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Examples of ‘real company’ stories John could tell

CASE STUDY: Craster Woodworking 

Craster started in 1992 as a family joinery business. When Alex Craster took over the business in 2004, he found himself running a small business on his own for the first time and felt lonely at the top. He was doing everything, uncertain about where he was going with the business or how to get there – so turned to Shirlaws for help.

Shirlaws’ coaching started with what the business was known for in the marketplace and, more importantly, what it wanted to be known for. By getting Alex clear on where he wanted to take the business the coaching helped him clarify how to get there, and got him and his team focusing their time and energy on the activities that built the position he wanted the business to occupy in the market.

The result was a huge increase in the product range the business offered. The business also made its first ever acquisition, which allowed it to further boost its product range, enter new markets and take on new and prestigious clients.

A key output was the launch of a digital product development platform which provides buyers with visibility of what’s being designed for them and the progress of their orders. It helped the company build stronger relationships with clients, which supports the aim of moving from being a manufacturer to being a partner working with clients to design bespoke hardwood products that define the hotels they serve. This helped Craster build its own unique brand identity – a high value proposition in a competitive market. It has also seen revenues more than double and margins improve.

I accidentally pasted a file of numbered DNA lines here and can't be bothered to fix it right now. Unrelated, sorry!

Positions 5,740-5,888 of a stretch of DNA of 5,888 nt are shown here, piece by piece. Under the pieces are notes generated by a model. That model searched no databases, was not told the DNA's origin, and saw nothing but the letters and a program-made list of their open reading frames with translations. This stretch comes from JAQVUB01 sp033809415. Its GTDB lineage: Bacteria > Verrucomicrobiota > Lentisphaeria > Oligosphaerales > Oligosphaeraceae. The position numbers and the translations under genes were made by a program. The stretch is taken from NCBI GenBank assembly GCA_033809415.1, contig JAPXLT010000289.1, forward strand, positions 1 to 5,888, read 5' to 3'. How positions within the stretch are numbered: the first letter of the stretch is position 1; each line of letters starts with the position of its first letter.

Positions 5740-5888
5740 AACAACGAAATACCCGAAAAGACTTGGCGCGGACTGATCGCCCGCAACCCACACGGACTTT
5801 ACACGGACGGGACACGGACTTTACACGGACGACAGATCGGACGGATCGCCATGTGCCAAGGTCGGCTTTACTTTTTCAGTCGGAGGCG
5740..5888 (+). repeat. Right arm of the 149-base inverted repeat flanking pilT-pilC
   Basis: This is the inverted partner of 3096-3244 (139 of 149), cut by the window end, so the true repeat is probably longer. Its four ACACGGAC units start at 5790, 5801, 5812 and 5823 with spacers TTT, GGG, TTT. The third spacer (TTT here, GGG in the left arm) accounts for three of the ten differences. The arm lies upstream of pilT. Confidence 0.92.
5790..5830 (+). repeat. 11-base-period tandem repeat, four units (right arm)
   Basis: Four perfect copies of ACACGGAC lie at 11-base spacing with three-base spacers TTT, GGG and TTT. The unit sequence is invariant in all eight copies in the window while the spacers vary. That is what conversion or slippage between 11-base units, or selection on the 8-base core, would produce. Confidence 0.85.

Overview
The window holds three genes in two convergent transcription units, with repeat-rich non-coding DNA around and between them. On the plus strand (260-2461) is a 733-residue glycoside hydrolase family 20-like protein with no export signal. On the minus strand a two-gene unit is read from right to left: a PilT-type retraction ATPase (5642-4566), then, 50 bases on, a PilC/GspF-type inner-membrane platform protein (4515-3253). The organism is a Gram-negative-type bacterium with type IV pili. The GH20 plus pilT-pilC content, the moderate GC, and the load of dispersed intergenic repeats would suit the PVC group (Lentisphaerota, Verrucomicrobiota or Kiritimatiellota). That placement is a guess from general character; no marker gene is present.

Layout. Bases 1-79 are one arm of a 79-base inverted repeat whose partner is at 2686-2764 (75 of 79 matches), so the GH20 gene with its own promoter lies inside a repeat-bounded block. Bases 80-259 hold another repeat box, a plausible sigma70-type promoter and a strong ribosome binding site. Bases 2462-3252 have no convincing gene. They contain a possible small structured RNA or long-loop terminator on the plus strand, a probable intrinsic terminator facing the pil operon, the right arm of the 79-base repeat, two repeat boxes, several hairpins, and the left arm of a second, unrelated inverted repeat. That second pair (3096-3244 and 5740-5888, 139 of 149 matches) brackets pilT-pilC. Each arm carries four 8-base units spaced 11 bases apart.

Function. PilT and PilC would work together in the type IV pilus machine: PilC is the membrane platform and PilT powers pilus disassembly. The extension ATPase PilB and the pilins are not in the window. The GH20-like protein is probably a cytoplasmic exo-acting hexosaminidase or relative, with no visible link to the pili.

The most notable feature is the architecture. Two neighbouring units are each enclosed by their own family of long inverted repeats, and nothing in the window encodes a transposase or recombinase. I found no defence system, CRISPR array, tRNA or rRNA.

CASE STUDY: Roselle Events 

Roselle Events, based in Edinburgh, plans, produces and manages conference, incentive and recognition events within the corporate sector. For the first few years they managed to grow organically. However, a couple of years ago the business started to feel as though it was getting stuck. It was not growing as quickly as it had done and the owners recall feeling that they didn’t have control of the business.

At the time, Roselle employed five people but for a small team they were still surprisingly disorganised. Roselle decided to address this with a strategic organisational project based on Shirlaws’ principles of red, blue and black colour-coding, to create consistent processes and bring efficiency to the business.

The project had a huge impact on the culture of the business.

“People began taking responsibility,” says owner Jo Daly. “I couldn’t imagine the business without the functional process and structure it has now. Every process is documented, we have policies and procedures, structure charts and everyone knows what area of the business and which process they are responsible for. Having our processes documented makes them an asset that increases our value. In the first 12-18 months following the project we grew by £1 million – a 60-70% growth rate.“